∃, ∃!, ∀ mathematic

[ref: https://en.wikipedia.org/wiki/List_of_mathematical_symbols]

Symbol
in HTML
Symbol
in TeX
NameExplanationExamples

{\displaystyle \exists \!\,}\exists \!\,
there exists;
there is;
there are
∃ xP(x) means there is at least one x such that P(x) is true.∃ n ∈ ℕ: n is even.
∃!
{\displaystyle \exists !\!\,}\exists !\!\,
there exists exactly one
∃! xP(x) means there is exactly one x such that P(x) is true.∃! n ∈ ℕ: n + 5 = 2n.

{\displaystyle \forall \!\,}\forall \!\,
for all;
for any;
for each;
for every
∀ xP(x) means P(x) is true for all x.∀ n ∈ ℕ: n2 ≥ n.



{\displaystyle \in \!\,}\in \!\,

{\displaystyle \notin \!\,}\notin \!\,
is an element of;
is not an element of
everywhere, set theory
a ∈ S means a is an element of the set S;[7] a ∉ S means a is not an element of S.[7](1/2)−1 ∈ ℕ

2−1 ∉ ℕ
{\displaystyle \not \ni }\not \ni
does not contain as an element
S ∌ e means the same thing as e ∉ S, where S is a set and e is not an element of S.
{\displaystyle \ni }\ni
such that symbol
such that
often abbreviated as "s.t."; : and | are also used to abbreviate "such that". The use of ∋ goes back to early mathematical logic and its usage in this sense is declining.Choose {\displaystyle x}x ∋ 2|{\displaystyle x}x and 3|{\displaystyle x}x. (Here | is used in the sense of "divides".)
contains as an element
S ∋ e means the same thing as e ∈ S, where S is a set and e is an element of S.




N
{\displaystyle \mathbb {N} \!\,}\mathbb {N} \!\,

{\displaystyle \mathbf {N} \!\,}\mathbf {N} \!\,
the (set of) natural numbers
N means either { 0, 1, 2, 3, ...} or { 1, 2, 3, ...}.

The choice depends on the area of mathematics being studied; e.g. number theorists prefer the latter; analystsset theorists andcomputer scientists prefer the former. To avoid confusion, always check an author's definition of N.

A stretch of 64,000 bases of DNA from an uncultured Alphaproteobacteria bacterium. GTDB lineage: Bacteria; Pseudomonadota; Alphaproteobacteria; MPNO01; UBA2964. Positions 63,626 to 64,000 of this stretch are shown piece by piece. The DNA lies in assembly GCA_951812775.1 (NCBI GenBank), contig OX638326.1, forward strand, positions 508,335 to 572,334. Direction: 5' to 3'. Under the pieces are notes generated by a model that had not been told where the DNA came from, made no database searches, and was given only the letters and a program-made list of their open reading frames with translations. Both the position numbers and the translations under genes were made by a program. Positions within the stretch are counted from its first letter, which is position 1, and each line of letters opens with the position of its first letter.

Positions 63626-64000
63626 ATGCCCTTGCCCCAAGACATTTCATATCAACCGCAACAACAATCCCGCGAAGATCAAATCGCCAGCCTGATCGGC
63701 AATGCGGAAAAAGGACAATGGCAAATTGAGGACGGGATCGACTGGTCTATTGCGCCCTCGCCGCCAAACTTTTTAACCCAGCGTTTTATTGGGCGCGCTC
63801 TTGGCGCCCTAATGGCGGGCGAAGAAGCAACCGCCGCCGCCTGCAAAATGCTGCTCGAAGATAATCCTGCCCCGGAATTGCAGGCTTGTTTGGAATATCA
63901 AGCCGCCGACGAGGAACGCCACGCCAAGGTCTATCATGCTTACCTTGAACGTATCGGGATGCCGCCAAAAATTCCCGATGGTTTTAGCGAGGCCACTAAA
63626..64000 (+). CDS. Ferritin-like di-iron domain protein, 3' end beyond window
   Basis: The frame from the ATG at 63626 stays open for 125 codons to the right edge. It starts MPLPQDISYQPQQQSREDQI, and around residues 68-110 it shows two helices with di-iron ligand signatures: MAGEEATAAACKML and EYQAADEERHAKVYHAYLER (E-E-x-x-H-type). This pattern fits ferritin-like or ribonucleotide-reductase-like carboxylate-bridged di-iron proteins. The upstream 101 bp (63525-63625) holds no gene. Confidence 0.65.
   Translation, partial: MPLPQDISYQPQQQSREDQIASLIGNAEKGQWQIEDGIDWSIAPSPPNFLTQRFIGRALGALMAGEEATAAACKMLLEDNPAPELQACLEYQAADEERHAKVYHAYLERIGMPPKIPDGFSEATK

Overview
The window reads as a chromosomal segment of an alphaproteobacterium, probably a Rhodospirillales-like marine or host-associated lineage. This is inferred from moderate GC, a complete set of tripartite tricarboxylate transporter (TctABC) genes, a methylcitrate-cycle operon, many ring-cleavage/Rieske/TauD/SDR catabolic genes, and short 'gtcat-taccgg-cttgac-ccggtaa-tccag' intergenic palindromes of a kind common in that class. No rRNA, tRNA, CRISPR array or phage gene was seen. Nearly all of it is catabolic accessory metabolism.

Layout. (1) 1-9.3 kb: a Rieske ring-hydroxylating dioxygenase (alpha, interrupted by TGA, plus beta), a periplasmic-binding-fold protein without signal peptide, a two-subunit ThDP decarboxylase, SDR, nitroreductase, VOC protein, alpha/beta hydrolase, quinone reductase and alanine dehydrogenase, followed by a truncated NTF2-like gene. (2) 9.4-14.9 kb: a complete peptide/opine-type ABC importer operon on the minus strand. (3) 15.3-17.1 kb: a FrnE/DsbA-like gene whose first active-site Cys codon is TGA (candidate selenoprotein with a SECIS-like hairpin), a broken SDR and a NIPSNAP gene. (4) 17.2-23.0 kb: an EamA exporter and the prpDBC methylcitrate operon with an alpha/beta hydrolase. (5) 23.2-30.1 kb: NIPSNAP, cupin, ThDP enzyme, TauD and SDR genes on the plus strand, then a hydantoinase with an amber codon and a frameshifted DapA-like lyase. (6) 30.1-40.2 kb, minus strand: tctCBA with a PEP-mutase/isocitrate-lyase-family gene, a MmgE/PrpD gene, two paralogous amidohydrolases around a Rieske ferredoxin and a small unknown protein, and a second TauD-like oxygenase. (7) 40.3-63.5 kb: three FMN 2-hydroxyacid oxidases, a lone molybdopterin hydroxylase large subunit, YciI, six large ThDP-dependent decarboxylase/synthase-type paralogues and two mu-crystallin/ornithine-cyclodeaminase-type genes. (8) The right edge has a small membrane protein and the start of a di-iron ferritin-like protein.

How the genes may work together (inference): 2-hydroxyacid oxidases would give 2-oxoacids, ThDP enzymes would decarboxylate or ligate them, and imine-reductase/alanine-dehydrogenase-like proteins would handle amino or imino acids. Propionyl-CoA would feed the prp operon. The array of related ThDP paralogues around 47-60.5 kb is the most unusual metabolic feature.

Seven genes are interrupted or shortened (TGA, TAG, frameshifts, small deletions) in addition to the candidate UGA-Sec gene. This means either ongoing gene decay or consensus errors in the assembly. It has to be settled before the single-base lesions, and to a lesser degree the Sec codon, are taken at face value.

Set theorists often use the notation ω (for least infinite ordinal) to denote the set of natural numbers (including zero), along with the standard ordering relation ≤.
ℕ = {|a| : a ∈ ℤ} or ℕ = {|a| > 0: a ∈ ℤ}



R
{\displaystyle \mathbb {R} \!\,}\mathbb {R} \!\,

{\displaystyle \mathbf {R} \!\,}\mathbf {R} \!\,
R;
the (set of) real numbers;
the reals
ℝ means the set of real numbers.π ∈ ℝ

√(−1) ∉ ℝ

{\displaystyle \delta \!\,}\delta \!\,
Dirac delta of
{\displaystyle \delta (x)={\begin{cases}\infty ,&x=0\\0,&x\neq 0\end{cases}}}\delta (x)={\begin{cases}\infty ,&x=0\\0,&x\neq 0\end{cases}}δ(x)
Kronecker delta of
{\displaystyle \delta _{ij}={\begin{cases}1,&i=j\\0,&i\neq j\end{cases}}}\delta _{ij}={\begin{cases}1,&i=j\\0,&i\neq j\end{cases}}δij
Functional derivative of
{\displaystyle {\begin{aligned}\left\langle {\frac {\delta F[\varphi (x)]}{\delta \varphi (x)}},f(x)\right\rangle &=\int {\frac {\delta F[\varphi (x)]}{\delta \varphi (x')}}f(x')dx'\\&=\lim _{\varepsilon \to 0}{\frac {F[\varphi (x)+\varepsilon f(x)]-F[\varphi (x)]}{\varepsilon }}\\&=\left.{\frac {d}{d\epsilon }}F[\varphi +\epsilon f]\right|_{\epsilon =0}.\end{aligned}}}{\begin{aligned}\left\langle {\frac {\delta F[\varphi (x)]}{\delta \varphi (x)}},f(x)\right\rangle &=\int {\frac {\delta F[\varphi (x)]}{\delta \varphi (x')}}f(x')dx'\\&=\lim _{\varepsilon \to 0}{\frac {F[\varphi (x)+\varepsilon f(x)]-F[\varphi (x)]}{\varepsilon }}\\&=\left.{\frac {d}{d\epsilon }}F[\varphi +\epsilon f]\right|_{\epsilon =0}.\end{aligned}}{\displaystyle {\frac {\delta V(r)}{\delta \rho (r')}}={\frac {1}{4\pi \epsilon _{0}|r-r'|}}}{\frac {\delta V(r)}{\delta \rho (r')}}={\frac {1}{4\pi \epsilon _{0}|r-r'|}}



{\displaystyle \vartriangle \!\,}\vartriangle \!\,

{\displaystyle \ominus \!\,}\ominus \!\,
symmetric difference
A ∆ B (or A ⊖ B) means the set of elements in exactly one of A or B.

(Not to be confused with delta, Δ, described below.)
{1,5,6,8} ∆ {2,5,8} = {1,2,6}

{3,4,5,6} ⊖ {1,2,5,6} = {1,2,3,4}

{\displaystyle \Delta \!\,}\Delta \!\,
delta;
change in
Δx means a (non-infinitesimal) change in x.

(If the change becomes infinitesimal, δ and even d are used instead. Not to be confused with the symmetric difference, written ∆, above.)
{\displaystyle {\tfrac {\Delta y}{\Delta x}}}{\tfrac {\Delta y}{\Delta x}} is the gradient of a straight line.
Laplace operator
The Laplace operator is a second order differential operator in n-dimensional Euclidean spaceIf ƒ is a twice-differentiable real-valued function, then the Laplacian of ƒis defined by {\displaystyle \Delta f=\nabla ^{2}f=\nabla \cdot \nabla f}\Delta f=\nabla ^{2}f=\nabla \cdot \nabla f

{\displaystyle \sigma \!\,}\sigma \!\,
Selection of